Tag archive

Dan Zwonitzer

House To Review Complaints Against Zwonitzer; Four Sue Seeking Proof Of Residency

in News/Legislature
17074

***For All Things Wyoming, Sign-Up For Our Daily Newsletter***

By Jim Angell, Cowboy State Daily

Wyoming’s House of Representatives is set to decide whether it will examine allegations that one of its members no longer lives in the district he represents and has been trying to redraw legislative district lines to encompass his new home.

Meanwhile, a lawsuit filed in state district court in Cheyenne on Friday asked the court to force Rep. Dan Zwonitzer, R-Cheyenne, to prove he lives within House District 43, the district he was elected to represent.

House Speaker Eric Barlow, R-Gillette, told other representatives Monday he will entertain motions during Tuesday’s floor work on the allegations against Zwonitzer, who has been a representative since 2005.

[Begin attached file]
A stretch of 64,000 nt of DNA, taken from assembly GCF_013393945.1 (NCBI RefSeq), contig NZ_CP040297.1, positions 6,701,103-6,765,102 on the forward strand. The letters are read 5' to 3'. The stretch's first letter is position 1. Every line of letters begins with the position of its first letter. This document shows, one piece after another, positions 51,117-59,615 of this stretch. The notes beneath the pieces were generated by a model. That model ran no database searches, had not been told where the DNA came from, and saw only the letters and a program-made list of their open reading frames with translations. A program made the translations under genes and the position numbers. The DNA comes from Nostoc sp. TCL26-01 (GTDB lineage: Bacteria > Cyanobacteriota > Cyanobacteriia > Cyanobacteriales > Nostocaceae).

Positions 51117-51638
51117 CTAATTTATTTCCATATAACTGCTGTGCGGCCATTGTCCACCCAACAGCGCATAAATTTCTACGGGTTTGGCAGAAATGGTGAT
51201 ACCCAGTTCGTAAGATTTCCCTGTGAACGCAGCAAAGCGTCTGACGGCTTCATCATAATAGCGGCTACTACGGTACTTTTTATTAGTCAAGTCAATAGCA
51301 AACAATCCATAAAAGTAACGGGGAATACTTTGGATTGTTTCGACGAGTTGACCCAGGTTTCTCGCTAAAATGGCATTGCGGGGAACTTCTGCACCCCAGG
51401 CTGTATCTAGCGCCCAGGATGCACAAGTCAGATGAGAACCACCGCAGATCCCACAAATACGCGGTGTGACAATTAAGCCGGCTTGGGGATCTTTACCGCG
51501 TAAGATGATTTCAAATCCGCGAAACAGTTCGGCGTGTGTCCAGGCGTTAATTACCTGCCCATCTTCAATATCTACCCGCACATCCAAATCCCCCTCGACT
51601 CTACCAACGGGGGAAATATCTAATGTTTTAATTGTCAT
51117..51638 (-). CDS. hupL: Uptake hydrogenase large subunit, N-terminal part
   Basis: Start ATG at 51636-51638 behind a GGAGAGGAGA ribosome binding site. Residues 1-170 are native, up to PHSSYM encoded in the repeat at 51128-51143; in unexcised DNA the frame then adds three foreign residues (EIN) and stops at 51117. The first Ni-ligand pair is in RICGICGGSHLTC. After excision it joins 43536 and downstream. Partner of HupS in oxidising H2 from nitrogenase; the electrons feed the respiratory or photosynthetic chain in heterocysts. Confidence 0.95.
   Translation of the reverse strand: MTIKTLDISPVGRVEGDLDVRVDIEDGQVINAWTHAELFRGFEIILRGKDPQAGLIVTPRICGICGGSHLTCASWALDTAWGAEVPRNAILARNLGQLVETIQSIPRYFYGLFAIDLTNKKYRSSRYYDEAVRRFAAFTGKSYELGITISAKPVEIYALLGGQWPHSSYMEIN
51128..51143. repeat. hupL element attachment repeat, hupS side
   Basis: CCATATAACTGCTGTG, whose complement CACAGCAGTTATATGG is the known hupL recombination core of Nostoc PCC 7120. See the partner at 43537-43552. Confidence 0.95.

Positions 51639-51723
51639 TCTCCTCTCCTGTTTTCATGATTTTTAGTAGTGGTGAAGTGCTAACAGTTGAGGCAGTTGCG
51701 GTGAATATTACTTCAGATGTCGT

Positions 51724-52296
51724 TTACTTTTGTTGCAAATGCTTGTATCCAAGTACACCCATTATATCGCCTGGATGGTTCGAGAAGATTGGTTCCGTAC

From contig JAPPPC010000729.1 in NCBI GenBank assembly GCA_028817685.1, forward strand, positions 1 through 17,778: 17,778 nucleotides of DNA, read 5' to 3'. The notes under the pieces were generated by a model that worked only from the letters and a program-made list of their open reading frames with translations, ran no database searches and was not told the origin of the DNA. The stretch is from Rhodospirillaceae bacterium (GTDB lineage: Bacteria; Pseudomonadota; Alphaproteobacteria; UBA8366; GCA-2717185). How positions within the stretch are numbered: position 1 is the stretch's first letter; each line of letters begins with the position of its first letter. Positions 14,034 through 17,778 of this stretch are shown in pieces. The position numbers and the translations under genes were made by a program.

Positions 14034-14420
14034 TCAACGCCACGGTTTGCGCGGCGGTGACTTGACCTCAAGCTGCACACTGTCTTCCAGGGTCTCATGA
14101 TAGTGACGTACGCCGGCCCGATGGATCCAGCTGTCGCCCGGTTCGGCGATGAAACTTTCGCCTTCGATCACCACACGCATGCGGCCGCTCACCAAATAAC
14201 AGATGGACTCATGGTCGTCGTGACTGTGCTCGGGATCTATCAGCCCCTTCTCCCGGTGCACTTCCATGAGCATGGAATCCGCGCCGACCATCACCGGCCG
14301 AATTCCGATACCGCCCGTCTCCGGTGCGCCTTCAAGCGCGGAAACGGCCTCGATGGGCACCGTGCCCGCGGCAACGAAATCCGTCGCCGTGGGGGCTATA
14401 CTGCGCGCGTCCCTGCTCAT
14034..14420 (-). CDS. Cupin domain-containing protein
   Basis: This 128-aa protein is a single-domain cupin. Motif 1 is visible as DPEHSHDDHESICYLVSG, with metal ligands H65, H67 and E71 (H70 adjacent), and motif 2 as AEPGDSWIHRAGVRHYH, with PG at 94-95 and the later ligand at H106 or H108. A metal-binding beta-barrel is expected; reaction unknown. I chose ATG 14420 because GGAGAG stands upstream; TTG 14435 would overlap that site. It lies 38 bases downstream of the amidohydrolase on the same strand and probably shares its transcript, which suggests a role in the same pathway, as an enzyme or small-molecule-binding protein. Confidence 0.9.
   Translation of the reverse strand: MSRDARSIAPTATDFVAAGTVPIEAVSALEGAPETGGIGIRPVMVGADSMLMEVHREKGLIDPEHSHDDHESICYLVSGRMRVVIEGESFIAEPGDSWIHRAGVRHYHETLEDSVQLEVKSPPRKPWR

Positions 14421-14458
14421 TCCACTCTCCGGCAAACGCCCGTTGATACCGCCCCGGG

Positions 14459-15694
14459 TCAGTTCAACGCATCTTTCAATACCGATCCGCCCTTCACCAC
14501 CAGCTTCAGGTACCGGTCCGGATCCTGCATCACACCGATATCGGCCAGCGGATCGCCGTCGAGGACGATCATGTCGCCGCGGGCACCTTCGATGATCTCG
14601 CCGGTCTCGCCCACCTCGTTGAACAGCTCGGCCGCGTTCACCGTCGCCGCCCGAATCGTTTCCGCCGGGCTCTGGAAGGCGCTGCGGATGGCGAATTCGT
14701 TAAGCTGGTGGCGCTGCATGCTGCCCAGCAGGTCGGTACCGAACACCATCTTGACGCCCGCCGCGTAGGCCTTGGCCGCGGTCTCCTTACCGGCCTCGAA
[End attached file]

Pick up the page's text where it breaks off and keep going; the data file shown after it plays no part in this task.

The action is the result of a request by the central committee for the Wyoming Republican Party, which in January adopted a resolution asking the secretary of state’s office to investigate whether Zwonitzer lives in the district he represents, House District 43, or has moved to House District 10, where he bought a home with his spouse.

The complaint was forwarded to the Legislature and its administrative arm, the Legislative Service Office. The LSO, in a memo to representatives, said while Wyoming’s Constitution requires a person to live in a district to be elected to represent it, it is silent on the issue of whether the person must continue living within that district to continue serving as its representative. While state law requires a person to live within the district he or she represents, the Wyoming Supreme Court has found the law is an improper addition to the qualifications for service spelled out in the Constitution, the LSO said.